Despite the positive outlook, Botswana’s economy faces significant external headwinds from weaker global diamond demand. Other risks arise from ongoing weak growth prospects of South Africa and lower SACU rev- enues. This reflects the country’s heavy dependence on exports of diamonds. Despite rapid economic progress and its benefits to the country, the economic base remains narrow. Spatial poverty is still high in rural areas, remote communities, female-headed house- holds, and among those with low education. Inequal- ity remains high despite recent improvements. At 18%, unemployment is also high, especially for youth. To address these issues, the country would benefit from diversifying its current development model driven by diamond mining and public sector–driven investments.

Botswana needs to transition to a private sector– driven model and undertake reforms to exploit global and regional comparative advantages. The small domestic economy means that the expected benefits from this transition would bear fruit only if the country relies much more on exports. That requires fostering private firms that can integrate competitively into global value chains by addressing constraints that hinder pri- vate sector engagement in trade and investment.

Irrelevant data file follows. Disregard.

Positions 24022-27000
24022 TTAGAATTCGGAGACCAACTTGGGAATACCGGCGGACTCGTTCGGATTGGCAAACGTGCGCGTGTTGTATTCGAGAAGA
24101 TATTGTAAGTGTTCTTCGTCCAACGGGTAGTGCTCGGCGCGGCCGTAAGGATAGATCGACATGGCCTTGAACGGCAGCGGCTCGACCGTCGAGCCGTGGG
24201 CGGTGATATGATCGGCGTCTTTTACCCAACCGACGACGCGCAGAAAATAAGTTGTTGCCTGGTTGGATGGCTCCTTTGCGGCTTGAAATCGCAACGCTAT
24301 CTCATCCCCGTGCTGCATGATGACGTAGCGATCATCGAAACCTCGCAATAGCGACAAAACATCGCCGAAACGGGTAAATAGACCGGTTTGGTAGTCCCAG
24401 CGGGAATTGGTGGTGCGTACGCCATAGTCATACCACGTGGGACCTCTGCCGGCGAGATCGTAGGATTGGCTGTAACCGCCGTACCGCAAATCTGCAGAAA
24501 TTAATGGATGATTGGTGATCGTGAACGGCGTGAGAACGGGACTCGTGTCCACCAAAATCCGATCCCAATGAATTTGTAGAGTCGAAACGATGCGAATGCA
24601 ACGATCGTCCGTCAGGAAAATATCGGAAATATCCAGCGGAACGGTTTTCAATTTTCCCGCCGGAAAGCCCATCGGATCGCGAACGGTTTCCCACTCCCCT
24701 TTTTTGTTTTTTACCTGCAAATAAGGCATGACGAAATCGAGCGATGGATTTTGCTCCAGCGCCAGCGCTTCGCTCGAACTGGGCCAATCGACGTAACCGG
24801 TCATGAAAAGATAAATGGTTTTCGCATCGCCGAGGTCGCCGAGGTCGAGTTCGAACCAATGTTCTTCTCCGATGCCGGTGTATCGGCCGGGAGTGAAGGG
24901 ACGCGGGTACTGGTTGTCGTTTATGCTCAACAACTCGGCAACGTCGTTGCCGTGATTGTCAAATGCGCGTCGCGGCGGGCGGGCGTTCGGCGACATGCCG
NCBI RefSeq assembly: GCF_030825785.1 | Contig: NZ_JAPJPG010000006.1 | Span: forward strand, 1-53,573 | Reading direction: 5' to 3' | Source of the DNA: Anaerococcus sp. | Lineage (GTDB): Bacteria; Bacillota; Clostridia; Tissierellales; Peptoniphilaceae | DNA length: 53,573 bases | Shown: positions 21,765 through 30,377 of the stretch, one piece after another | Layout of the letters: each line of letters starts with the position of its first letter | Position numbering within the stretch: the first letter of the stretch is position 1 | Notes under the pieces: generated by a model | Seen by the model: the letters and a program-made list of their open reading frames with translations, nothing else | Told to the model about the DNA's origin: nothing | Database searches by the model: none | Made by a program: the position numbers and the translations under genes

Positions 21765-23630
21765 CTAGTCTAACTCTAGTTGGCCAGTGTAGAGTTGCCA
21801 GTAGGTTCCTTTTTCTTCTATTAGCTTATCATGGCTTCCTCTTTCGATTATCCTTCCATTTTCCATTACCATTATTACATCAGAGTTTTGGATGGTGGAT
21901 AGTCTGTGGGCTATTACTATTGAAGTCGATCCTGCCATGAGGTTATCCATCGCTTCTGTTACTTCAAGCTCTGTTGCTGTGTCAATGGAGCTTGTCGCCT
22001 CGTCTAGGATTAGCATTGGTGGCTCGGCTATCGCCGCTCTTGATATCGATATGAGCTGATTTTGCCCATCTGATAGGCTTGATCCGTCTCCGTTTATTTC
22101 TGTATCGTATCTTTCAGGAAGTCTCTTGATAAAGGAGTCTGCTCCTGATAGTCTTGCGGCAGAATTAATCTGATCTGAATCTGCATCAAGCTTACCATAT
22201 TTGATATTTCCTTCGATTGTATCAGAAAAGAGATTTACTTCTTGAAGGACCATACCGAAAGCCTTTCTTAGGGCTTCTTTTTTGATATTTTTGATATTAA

Health sector preparedness

The 2019 Global Health Security Index ranked Botswana 139 among 195 countries globally and 26 among 54 Afri- can countries, with a low score of 31.1 (of 100). The coun- try has received personal protective equipment donations and trained and equipped its health workers for COVID–19 case management. The government established a multi- sectoral public health emergency committee and allocated 15% of the fiscal 2020–21 recurrent budget to the Health and Wellness Ministry. Its Health Financing Strategy will enhance efficiency by involving the private sector in health service delivery. And all public hospitals are connected through the e-Health Strategy, increasing their efficiency through information communication and technology.

Policy responses